Droop Mountain was alive with the sounds of machinery Monday as the renowned Barnwood Builders went to work taking apart the Mt. Olivet United Methodist Church – board by board, and log by log.
October 7 marked the third anniversary of Barnwood Builders’ first episode on the DIY Network.
The Barnwood Builders team breaks down log cabins, cribs and barns in such a manner that they may refurbish them to be reassembled or rebuilt. And that is what they are doing with the Mt. Olivet church.
The Mt. Olivet United Methodist Church log structure has been a part of the Pocahontas County community for quite some time, 137 years to be exact.
The church was organized in 1877, when the congregation met in the field right across from the church. Once the congregation grew in number and they acquired the proper funding, they built the church, and it was dedicated in 1880.
Mark Bowe, the owner of Antique Cabins and Barns and star of Barnwood Builders, took on this project to help preserve some of the county’s history and support his home state.
“I was born and raised in Glasgow, West Virginia,” Bowe said. “I lived there until I was eighteen. Then I went to work in the mines in Boone County, and I worked there until I made enough money to go to college. I left the mines and went to West Virginia University. Once I ran out of money, I came back and worked in the coal mines, or I would go out and dig some ginseng. After college, I helped tear down and restore a barn, and I knew that was what I wanted to do. So I opened up my own restoration business, Antique Cabins and Barns, and that led me to work alongside a producer, who introduced me to the TV business, and the rest is history.
“I currently live in Lewisburg. We have the Boneyard in Neola, where all of the wood goes to get restored, and we have an office in White Sulphur Springs. I have been doing this for twenty-one years, and we have done over four-hundred structures. Of all of those, this is only my second church.
“Being a West Virginian and knowing the history here, I want to see this live on. I want to see it live on here in Pocahontas County, but if that’s not possible, then I want to see it stay here in West Virginia so that other people can enjoy what it has been and what it will be.”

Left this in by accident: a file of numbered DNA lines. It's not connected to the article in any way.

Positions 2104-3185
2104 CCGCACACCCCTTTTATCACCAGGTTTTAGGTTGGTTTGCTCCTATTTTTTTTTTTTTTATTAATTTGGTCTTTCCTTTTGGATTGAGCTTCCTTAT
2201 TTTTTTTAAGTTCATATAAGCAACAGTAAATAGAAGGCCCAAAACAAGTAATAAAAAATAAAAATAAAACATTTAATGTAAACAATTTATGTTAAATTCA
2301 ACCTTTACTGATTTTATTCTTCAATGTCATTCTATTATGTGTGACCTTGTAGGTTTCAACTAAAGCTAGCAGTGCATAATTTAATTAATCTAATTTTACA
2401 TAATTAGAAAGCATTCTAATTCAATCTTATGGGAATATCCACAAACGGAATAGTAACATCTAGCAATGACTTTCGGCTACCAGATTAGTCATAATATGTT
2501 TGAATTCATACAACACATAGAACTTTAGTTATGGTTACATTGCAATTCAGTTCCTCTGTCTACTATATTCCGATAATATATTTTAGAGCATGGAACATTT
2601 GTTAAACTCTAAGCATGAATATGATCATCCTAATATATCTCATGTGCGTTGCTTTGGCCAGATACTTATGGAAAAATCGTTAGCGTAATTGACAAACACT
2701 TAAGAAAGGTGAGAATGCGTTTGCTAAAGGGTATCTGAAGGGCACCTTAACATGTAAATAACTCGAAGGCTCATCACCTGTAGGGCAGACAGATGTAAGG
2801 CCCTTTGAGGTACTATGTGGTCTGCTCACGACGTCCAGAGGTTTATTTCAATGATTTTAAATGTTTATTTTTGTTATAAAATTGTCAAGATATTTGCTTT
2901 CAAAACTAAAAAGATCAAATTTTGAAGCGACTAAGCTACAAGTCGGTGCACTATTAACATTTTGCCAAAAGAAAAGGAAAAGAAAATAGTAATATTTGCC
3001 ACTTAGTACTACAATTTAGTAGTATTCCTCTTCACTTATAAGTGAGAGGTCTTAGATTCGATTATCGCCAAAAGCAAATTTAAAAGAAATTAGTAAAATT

Although it has raised a bit of controversy, the condition of church made it no longer serviceable, but no one wants to destroy a piece of history like that without having some remembrance of it.
That’s where Bowe and his work crew and film crew come in.
“We heard that the church had come to the conclusion that it was not salvageable and as are going through this church building, log by log, we are starting to see that they were right,” Bowe said. “They decided that they wanted to build a better church that would also last over a hundred years. We got together and thought about bidding on it and decided that it would be a great project to save. Other companies that were bidding on it were wanting to tear it down and use it as beams, or make flooring out of it. So once we got it, we are cataloging every good board so that once it comes down, it can go back up the same. We want to preserve this history in one way or another. There will have to be some fundraising for sure. We are donating a lot of time, resources and expertise, but it can’t be built without things like a foundation, a sub-floor, a roof, shingles, electricity, chinking and all the things it takes to build a house. Not everything inside is salvageable. Our main goal is to save the log walls.
“There are rafters that are no good, the floor joist aren’t very good and there just isn’t a whole lot we can do. That’s why we need the donations to help replace these things. I know that there are some very capable people here in Pocahontas County, too. Some that have done amazing restoration work and would be great to take over where we leave off.”
As Bowe and his crew disassembled different parts of the church, it was all in a very precise and careful manner, taking time to label each and every board. As the pieces were coming down, Bowe made one final statement before returning back to his work.
“The one thing that I want people to know is this show and especially this particular episode will always portray West Virginia in a positive light,” he said. “We won’t have any negativity. We won’t have any bleeps.
“I am proud that we get to wear this West Virginia symbol on our shirts and to show the country just how beautiful the people and the terrain are.
“If someone were to offer me the entire area of Washington, D.C., I would trade it all for Pocahontas County.”